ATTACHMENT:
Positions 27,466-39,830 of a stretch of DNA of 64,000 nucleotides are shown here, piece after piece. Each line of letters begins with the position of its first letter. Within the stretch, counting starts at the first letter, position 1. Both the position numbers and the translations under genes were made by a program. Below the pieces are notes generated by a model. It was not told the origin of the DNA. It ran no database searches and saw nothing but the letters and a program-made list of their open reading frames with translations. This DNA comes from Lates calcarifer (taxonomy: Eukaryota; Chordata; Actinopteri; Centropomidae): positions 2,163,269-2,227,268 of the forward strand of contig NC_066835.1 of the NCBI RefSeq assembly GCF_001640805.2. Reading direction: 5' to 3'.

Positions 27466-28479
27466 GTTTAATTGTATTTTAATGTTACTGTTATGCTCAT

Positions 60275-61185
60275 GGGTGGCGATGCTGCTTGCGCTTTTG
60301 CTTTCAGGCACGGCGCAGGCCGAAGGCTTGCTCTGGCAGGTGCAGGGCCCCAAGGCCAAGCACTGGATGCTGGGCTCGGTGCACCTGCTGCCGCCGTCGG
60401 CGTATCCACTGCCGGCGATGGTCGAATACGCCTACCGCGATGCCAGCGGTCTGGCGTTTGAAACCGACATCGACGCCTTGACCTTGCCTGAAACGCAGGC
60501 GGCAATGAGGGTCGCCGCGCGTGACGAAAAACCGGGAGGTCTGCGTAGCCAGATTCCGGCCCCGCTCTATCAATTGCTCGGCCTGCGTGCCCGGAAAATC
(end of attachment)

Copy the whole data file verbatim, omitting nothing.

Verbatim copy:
Positions 27,466-39,830 of a stretch of DNA of 64,000 nucleotides are shown here, piece after piece. Each line of letters begins with the position of its first letter. Within the stretch, counting starts at the first letter, position 1. Both the position numbers and the translations under genes were made by a program. Below the pieces are notes generated by a model. It was not told the origin of the DNA. It ran no database searches and saw nothing but the letters and a program-made list of their open reading frames with translations. This DNA comes from Lates calcarifer (taxonomy: Eukaryota; Chordata; Actinopteri; Centropomidae): positions 2,163,269-2,227,268 of the forward strand of contig NC_066835.1 of the NCBI RefSeq assembly GCF_001640805.2. Reading direction: 5' to 3'.

Positions 27466-28479
27466 GTTTAATTGTATTTTAATGTTACTGTTATGCTCAT

Positions 60275-61185
60275 GGGTGGCGATGCTGCTTGCGCTTTTG
60301 CTTTCAGGCACGGCGCAGGCCGAAGGCTTGCTCTGGCAGGTGCAGGGCCCCAAGGCCAAGCACTGGATGCTGGGCTCGGTGCACCTGCTGCCGCCGTCGG
60401 CGTATCCACTGCCGGCGATGGTCGAATACGCCTACCGCGATGCCAGCGGTCTGGCGTTTGAAACCGACATCGACGCCTTGACCTTGCCTGAAACGCAGGC
60501 GGCAATGAGGGTCGCCGCGCGTGACGAAAAACCGGGAGGTCTGCGTAGCCAGATTCCGGCCCCGCTCTATCAATTGCTCGGCCTGCGTGCCCGGAAAATC